My recent co-curation of Jazz Up Your Lizard, the exhibition of work by Steve Murison that celebrate five years’ of the blog, got me thinking again about what it means to be a curator of outsider art.
In previous posts, I have mentioned that the role of a curator is to display work that fits into the ‘outsider’ category in exactly the same way as you would go about displaying ‘mainstream’ art. White cube, professional frames, even spacing, measurements and accuracy, pristine walls. The idea being that art is art is art, regardless of what ‘category’ it fits into and regardless of who created it. It should be just art. And of course, the best way to break down any distinctions is to hold the work in the same stead when it comes to showing it to the public.
However, certain factors have changed my mind. Whilst curating Steve’s show, I suddenly had a bit of a revelation. It was a revelation that was partly the result of the existing practicalities of the gallery space, but also a revelation in what it means to curate work that is unique, distinctive, and alive beyond the surface it has been created on.
Gallery Lock In, the venue for the exhibition, is unique in itself. From the outside, it’s just two garages, and when the doors are down, you wouldn’t even be able to guess what’s going on inside. But manager and curator Beth Troakes has done a fantastic job of creating a unique, cavernous, characterful space. It’s not a bland white cube. It has life as a space in it’s own right – even without any work on the walls.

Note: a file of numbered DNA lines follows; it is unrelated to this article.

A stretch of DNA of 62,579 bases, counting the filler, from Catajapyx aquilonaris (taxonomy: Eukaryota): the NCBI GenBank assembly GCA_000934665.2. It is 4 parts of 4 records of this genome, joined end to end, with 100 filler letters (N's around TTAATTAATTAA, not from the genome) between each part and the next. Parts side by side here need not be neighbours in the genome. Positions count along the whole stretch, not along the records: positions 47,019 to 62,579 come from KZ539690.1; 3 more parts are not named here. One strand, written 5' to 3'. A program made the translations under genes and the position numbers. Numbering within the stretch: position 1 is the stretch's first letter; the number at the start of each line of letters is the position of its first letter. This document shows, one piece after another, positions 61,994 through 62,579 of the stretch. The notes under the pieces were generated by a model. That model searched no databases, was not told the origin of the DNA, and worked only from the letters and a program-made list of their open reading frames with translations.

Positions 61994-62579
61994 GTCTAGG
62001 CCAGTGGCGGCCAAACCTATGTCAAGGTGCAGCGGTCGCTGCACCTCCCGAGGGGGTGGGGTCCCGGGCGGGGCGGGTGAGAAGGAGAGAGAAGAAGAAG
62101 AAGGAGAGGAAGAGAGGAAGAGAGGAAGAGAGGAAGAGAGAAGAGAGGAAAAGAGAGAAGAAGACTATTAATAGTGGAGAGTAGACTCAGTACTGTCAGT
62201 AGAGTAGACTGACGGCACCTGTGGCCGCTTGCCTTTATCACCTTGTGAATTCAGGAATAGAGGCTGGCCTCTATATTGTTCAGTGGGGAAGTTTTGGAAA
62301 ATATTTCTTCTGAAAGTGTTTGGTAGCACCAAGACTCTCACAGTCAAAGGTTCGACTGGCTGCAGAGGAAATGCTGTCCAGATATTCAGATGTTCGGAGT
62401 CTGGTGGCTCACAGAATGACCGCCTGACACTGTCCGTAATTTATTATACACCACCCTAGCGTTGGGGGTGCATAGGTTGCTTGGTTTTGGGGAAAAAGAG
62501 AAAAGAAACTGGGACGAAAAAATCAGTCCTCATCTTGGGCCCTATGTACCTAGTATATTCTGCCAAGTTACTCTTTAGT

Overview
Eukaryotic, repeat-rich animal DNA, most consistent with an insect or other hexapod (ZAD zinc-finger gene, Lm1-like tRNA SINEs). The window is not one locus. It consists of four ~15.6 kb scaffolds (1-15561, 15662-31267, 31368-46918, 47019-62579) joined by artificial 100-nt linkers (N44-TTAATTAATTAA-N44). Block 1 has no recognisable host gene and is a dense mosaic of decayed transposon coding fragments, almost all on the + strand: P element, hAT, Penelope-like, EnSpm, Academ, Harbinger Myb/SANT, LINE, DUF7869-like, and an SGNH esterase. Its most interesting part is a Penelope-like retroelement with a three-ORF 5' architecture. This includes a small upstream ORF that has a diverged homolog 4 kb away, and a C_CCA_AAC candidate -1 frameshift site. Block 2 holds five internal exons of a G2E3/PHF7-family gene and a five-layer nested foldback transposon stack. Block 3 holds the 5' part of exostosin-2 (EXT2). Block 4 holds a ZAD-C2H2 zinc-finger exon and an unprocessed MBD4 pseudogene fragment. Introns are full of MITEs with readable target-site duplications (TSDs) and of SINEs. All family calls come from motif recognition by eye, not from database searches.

The walls in the gallery had been painted black for a previous exhibition, and we decided to leave them like that. Steve’s work is vibrant, and on the surface quite jolly, but it hides hints of darker inferences. I was apprehensive at first, given the thoughts I’d outlined in previous posts. In fact, what we managed to create was an exhibition that was a whole new piece of art in itself. The unique character of the gallery really complemented Steve’s equally unique work. They played together in a way that brought out the best in both.
Perhaps everything I’d insisted about white cube spaces was actually a huge generalisation. There is work that is better complemented, better exhibited, in spaces that are equally as edgy. Sure, Steve’s work would have looked great in a white washed, square gallery space – because his work is great full stop. But in Gallery Lock In, it looked like it belonged there. It looked comfortable, at home.
Maybe we are doing a disservice to some works by trying to squeeze them into a space that’s the wrong size, the wrong shape, the wrong fit. Maybe the purpose of an outsider art curator – or in fact, any curator – is to find (or make) a space that works with the art, shaping the place to fit the work, rather than the other way round.
It would be great to know what you think about this – leave your comments below!
2 thoughts on “Place and space: exhibiting outsider art”
yes-a space to fit the art-as an outsider whose work is his resistance to blandness,art that is his salvation from ptsd..my assemblages are colorful and are best suited for walls that are also different colors-so 4 walls 4 colors for example.loved your post.if interested-see pics of my work (in the past was blessed that my work was exhibited by the museum of cont art in zagreb as part of the outsider art shows there-but since my dear friend the museum’s main curator ms nada vrkljan krizic passed away a couple of years ago and me having moved to australia-my art and i are currently orphans-hoping to be adopted by a new curator,a new gallery that will do my babies justice).cheers!
Hi Symon, many thanks for your comment- really interesting to hear thoughts from artists too about how best their work can be displayed. I will certainly take a look at your work! All the best, Kate